Wed, 28 Oct 2020 22:15:31 -0400
  • More sex assault charges filed against adult film actor Ron Jeremy news

    The seven new counts, which add to others previously filed, involve six victims dating to 1996, the Los Angeles County District Attorney's Office said.

    Wed, 28 Oct 2020 21:55:00 -0400
  • Nevada dad accused of throwing newborn baby off balcony during argument news

    Clarence Martin, Jr. allegedly suffered from “mental issues.” A newborn was allegedly thrown from the second-floor balcony by her father on Saturday around 4 a.m. in  Las Vegas. Clarence Martin, Jr. was arguing with the infant’s mother, Nicole Poole, when he snatched her away to the balcony of their apartment and didn’t return with her moments later, according to People.

    Wed, 28 Oct 2020 21:43:00 -0400
  • Mexico's confirmed coronavirus death toll passes 90,000 news

    Health officials have said the real number of infected people is likely significantly higher than the confirmed cases. On Sunday, the ministry said the true death toll from Covid-19 may be around 50,000 higher.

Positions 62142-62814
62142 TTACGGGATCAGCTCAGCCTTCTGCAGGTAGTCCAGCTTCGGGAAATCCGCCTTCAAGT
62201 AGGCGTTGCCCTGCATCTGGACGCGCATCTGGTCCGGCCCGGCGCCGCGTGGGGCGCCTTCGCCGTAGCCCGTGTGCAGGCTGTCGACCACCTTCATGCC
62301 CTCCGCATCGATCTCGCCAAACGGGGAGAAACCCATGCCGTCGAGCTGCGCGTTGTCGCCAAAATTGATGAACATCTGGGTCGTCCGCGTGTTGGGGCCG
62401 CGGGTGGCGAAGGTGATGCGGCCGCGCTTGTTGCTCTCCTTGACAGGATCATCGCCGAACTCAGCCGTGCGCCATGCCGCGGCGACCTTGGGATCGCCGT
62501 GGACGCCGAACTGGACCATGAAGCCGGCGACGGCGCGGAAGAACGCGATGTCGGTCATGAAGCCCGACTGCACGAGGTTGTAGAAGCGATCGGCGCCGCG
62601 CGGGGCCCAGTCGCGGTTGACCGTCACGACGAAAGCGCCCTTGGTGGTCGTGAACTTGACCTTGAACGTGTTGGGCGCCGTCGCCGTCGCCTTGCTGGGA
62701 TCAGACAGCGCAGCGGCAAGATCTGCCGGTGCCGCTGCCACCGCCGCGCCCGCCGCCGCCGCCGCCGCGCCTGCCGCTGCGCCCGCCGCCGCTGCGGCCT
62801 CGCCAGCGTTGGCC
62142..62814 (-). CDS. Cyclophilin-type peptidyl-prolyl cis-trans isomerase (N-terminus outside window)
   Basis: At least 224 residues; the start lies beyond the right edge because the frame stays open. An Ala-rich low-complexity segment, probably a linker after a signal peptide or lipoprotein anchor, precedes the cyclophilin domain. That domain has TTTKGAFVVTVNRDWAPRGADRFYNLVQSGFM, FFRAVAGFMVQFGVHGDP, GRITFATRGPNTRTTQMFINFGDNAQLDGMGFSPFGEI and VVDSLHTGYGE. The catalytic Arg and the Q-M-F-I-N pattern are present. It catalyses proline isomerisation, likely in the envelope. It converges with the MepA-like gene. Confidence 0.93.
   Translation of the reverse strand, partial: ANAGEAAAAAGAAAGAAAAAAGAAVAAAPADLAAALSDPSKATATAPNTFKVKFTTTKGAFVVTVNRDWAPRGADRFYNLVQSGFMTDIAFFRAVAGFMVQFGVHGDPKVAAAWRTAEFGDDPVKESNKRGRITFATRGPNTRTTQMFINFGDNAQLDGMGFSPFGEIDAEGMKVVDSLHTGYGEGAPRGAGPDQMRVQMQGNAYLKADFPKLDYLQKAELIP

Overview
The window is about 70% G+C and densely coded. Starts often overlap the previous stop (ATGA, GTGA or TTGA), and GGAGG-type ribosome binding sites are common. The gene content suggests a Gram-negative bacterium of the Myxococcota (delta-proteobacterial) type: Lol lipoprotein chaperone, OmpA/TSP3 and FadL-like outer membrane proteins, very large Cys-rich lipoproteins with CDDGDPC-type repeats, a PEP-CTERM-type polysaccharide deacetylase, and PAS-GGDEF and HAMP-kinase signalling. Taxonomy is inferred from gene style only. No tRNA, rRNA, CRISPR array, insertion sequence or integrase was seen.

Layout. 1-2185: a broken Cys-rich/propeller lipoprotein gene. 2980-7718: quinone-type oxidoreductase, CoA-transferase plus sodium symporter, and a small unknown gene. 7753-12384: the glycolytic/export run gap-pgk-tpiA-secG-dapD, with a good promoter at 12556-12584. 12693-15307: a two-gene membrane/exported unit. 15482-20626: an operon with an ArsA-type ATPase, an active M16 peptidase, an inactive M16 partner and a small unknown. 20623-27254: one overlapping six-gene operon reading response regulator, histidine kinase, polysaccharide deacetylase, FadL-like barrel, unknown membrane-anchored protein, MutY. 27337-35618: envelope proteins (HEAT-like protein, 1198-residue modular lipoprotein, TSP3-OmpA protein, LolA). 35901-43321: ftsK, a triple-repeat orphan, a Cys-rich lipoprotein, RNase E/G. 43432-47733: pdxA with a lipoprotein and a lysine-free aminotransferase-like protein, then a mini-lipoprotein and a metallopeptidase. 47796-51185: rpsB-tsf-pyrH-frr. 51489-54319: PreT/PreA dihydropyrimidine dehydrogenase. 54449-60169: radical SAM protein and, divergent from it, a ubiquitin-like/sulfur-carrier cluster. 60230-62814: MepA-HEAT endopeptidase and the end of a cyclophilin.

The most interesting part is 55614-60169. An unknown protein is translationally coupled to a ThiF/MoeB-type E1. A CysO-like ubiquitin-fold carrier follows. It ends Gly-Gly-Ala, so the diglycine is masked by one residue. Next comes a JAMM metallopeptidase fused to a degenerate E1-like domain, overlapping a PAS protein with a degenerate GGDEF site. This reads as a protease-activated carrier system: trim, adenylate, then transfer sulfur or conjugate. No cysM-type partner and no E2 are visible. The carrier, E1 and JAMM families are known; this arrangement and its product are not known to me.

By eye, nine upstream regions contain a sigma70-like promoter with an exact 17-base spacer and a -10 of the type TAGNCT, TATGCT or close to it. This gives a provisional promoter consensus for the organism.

Wed, 28 Oct 2020 21:33:33 -0400
  • Body and dash camera video released in Waukegan police fatal shooting of Black man news

    The encounter killed 19-year-old Marcellis Stinnette and wounded girlfriend Tafara Williams, who has said police harassed the pair prior to the shooting.

    Wed, 28 Oct 2020 21:20:50 -0400
  • Body and dash camera video released in Waukegan police fatal shooting of Black man news

    The encounter killed 19-year-old Marcellis Stinnette and wounded girlfriend Tafara Williams, who has said police harassed the pair prior to the shooting.

    Wed, 28 Oct 2020 21:20:50 -0400
  • Sunrise road rage turns to murder, police say. The suspect is still on the loose news

    Sunrise police are looking for a person they say killed a 21-year-old in a Friday shooting.

    Wed, 28 Oct 2020 21:20:42 -0400
  • Editorial: The truth vs. the cult: How a journalist exposed Keith Raniere and NXIVM

    No description related. Click here to go to original article.

    Wed, 28 Oct 2020 21:01:00 -0400